One of the things I enjoy very much is going for a walk. It’s a peaceful way to quiet my mind and nurture my energy while taking in the subtle changes around me that each day brings. I frequently stroll along a large irrigation ditch snuggled against the edge of a mesa and overlooking the landscape below. Both sides of the ditch are lined with a fringe of weeds and dense plants; safe hiding places for the animals who live there.

By contrast, it’s easy to spot muskrats swimming through the open water. Their brown, scruffy bodies float on the surface while their swift little legs make running motions that propel them forward, leaving a wide wake behind. Usually they duck under the water with a splash when they see me, but sometimes I’m lucky enough to walk along the bank while one glides through the water. We enjoy a lovely companionable stroll in our different elements. Air and water. The muskrat communicates relaxed acceptance of my presence as we calmly move together. Connected.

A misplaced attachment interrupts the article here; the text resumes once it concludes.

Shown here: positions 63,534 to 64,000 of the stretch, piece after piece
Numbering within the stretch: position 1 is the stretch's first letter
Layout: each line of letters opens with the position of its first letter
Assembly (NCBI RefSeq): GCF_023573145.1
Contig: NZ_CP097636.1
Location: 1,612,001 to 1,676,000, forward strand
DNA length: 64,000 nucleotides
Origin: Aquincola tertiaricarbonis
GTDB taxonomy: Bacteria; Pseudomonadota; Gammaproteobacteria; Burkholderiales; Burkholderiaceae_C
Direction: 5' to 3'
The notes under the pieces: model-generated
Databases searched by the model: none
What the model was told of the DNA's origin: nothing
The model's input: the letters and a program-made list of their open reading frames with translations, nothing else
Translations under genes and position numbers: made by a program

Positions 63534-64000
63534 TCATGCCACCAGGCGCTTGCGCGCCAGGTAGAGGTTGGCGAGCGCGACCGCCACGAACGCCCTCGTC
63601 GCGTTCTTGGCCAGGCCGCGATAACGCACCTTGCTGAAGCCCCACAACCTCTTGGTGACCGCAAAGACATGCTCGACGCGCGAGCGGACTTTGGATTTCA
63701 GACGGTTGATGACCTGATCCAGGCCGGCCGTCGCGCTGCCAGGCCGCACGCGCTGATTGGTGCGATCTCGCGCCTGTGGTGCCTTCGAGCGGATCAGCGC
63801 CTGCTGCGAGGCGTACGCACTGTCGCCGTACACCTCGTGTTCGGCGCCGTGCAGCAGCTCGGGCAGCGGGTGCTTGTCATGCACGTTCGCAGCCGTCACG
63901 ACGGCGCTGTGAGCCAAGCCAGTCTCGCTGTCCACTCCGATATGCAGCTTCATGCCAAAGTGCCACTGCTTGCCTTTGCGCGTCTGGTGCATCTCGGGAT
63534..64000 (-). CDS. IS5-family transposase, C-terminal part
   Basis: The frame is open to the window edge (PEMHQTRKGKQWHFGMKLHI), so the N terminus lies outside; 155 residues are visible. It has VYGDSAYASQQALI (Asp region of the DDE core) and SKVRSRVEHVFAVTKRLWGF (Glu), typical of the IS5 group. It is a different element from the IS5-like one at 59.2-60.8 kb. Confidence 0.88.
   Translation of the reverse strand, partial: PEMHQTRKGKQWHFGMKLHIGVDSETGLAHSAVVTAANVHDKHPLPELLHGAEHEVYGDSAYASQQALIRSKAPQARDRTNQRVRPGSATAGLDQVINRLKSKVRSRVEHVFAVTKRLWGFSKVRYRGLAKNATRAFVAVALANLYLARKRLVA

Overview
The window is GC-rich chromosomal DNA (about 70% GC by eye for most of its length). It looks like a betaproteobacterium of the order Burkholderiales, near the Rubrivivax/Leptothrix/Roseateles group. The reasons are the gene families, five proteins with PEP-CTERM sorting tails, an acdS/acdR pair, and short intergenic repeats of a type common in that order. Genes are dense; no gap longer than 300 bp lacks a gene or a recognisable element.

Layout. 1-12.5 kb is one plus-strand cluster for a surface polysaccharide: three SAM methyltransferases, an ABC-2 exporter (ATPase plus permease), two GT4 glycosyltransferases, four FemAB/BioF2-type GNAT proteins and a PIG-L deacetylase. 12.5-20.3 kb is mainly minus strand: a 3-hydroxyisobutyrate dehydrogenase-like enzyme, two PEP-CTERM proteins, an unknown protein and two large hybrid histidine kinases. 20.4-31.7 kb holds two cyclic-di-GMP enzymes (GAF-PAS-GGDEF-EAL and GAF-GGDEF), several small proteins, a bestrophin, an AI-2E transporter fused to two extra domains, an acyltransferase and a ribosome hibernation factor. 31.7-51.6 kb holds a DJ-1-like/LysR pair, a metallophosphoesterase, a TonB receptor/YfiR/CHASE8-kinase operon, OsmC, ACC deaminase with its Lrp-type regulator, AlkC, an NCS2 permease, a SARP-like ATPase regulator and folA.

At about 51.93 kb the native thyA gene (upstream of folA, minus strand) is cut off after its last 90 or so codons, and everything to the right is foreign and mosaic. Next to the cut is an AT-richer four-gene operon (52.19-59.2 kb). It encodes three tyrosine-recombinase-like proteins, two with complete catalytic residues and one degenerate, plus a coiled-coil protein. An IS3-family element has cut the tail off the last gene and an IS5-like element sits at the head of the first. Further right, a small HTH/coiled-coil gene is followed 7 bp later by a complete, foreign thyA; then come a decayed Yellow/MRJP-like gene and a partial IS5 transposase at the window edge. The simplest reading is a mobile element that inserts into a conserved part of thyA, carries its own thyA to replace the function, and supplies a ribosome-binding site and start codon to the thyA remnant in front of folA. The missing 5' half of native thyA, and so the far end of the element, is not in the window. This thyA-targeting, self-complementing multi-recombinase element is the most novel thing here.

Mostly my walks are a time for easy, fluid exercise and a slowing down of thoughts and concerns. I guess you could say they are like meditation in motion. How jarring then to suddenly have a skunk pop out of the green into the path in front of me! My fluid forward momentum recoiled into a wary stop about ten feet away from the skunk who was now arching it’s body up like a Halloween cat; the hair on its rigid tail standing on end. The not-so-subtle curve of his rear end in my direction made it clear I would be the target of something very unpleasant if I dared to move. 

I waited, holding my breath. The skunk, satisfied with my response, relaxed completely and continued across my path with it’s tail softly waving. I almost burst out laughing when another skunk bounded out of the weeds to follow the first one! I thought of the school crossing guards who stop traffic so the children can safely cross the street. The first skunk had clearly asked me to stop, using very obvious body language. Some forms of animal communication are just plain common sense and some forms of meditation are best with awareness of one’s surroundings!